It's a New Westminster-based petition, but it addresses an issue that's common all over Metro Vancouver — it's tough to find a bathroom when you need one, especially if you're homeless.
SkyTrain stations don't have them, many businesses only make facilities available to paying customers and washroom doors are usually locked after dark at parks.
Rhonda Cummings, whose organization New Westminster CAT Peer Group started a petition calling for more public bathrooms, says people on the street don't have many options.
"I've seen human feces right outside my parking garage," she said.
"I just think it's appalling that there's nowhere for people to go."
Cummings' campaign deals solely with New Westminster, but homeless advocates in other cities hope it sparks a regional discussion.
Long standing issue
The issue received national attention in 2018 when a video was posted online showing a woman defecating on the floor of a Langley Tim Hortons after she wasn't allowed to use the washroom.
Friends of Langley Vineyard Church Pastor Leith White says he wanted a portable toilet on his church's property after the incident but it wasn't allowed because of zoning issues.
"It's the No. 1 for homeless people," he said.
"We're opening up our doors here all the time for people who need to use the bathroom at our church."
White says he's had conversations with municipal officials and local businesses, but little has changed since the Tim Hortons video went viral.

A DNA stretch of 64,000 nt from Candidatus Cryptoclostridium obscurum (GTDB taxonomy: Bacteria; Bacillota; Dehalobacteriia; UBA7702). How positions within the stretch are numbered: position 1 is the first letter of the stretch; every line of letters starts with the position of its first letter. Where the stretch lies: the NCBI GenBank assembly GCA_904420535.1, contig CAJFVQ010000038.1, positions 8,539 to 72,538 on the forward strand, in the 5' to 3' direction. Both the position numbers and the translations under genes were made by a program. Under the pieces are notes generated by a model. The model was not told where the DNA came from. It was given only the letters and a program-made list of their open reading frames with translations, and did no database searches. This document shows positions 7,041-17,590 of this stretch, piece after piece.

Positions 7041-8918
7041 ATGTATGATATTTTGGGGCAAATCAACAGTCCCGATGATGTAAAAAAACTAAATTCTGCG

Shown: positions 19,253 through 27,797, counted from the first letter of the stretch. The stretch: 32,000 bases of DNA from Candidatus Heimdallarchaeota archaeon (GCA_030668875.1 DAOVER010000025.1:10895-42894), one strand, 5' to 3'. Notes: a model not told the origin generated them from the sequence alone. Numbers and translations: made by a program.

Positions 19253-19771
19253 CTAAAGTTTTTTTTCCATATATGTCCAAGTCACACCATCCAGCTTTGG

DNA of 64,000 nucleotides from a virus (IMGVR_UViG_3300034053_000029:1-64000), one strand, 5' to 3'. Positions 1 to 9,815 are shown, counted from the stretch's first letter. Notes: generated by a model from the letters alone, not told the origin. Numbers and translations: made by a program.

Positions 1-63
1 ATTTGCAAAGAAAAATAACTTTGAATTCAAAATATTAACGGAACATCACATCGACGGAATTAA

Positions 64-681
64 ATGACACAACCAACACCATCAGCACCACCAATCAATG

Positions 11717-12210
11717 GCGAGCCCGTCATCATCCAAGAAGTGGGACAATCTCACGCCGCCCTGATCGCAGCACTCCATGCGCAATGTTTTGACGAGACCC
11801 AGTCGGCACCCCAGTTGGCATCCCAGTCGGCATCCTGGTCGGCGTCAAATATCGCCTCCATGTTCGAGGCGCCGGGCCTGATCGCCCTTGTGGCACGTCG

Mike Musgrove, who runs Surrey Urban Mission, says he's also been arguing for years that bathrooms are a basic human right.
He says concerns about costs, drug use and maintenance should be outweighed by the community's responsibility to let its most vulnerable citizens live with dignity.
"Let's build them and then let's monitor them," he said.
"We need to invest in these things."
Relief in sight?
Emily Scoular, who has a master's degree in architecture from the University of British Columbia, says the biggest deterrent to building new public bathrooms is the cost of maintaining them.
Scoular, who wrote her thesis on washrooms, argues the investment is well worth it.
"I don't think it's right to deny people to use a washroom," she said.
"It is a public issue and it's something that I think local governments and local government agencies need to address and take ownership of."
TransLink's long-awaited customer washroom implementation strategy, which has been in the works since late 2018, is expected to be completed by the end of the year.
"We've heard from our customers for years that making washrooms available should be a priority," spokesperson Jill Drews said in an email.
"We have found that it's possible to offer customers access to washrooms that are clean and safe."
The transit authority, which currently has washrooms at each of its SeaBus terminals and onboard West Coast Express trains, is considering building washrooms on TransLink property, working with partners to offer a network of third-party washrooms or a combination of the two.
Cummings says she doesn't understand why it's taking so long and in the meantime, she'd like to see portable toilets placed in high-traffic areas.
Eventually, she'd also like to see the city offer showers and laundry service to its homeless population.
She says the first priority, however, is providing people with a place to do their business.
"We're all human beings," she said. "We all need to go to the bathroom."
CBC Vancouver's Impact Team investigates and reports on stories that impact people in their local community and strives to hold individuals, institutions and organizations to account. If you have a story for us, email email@example.com.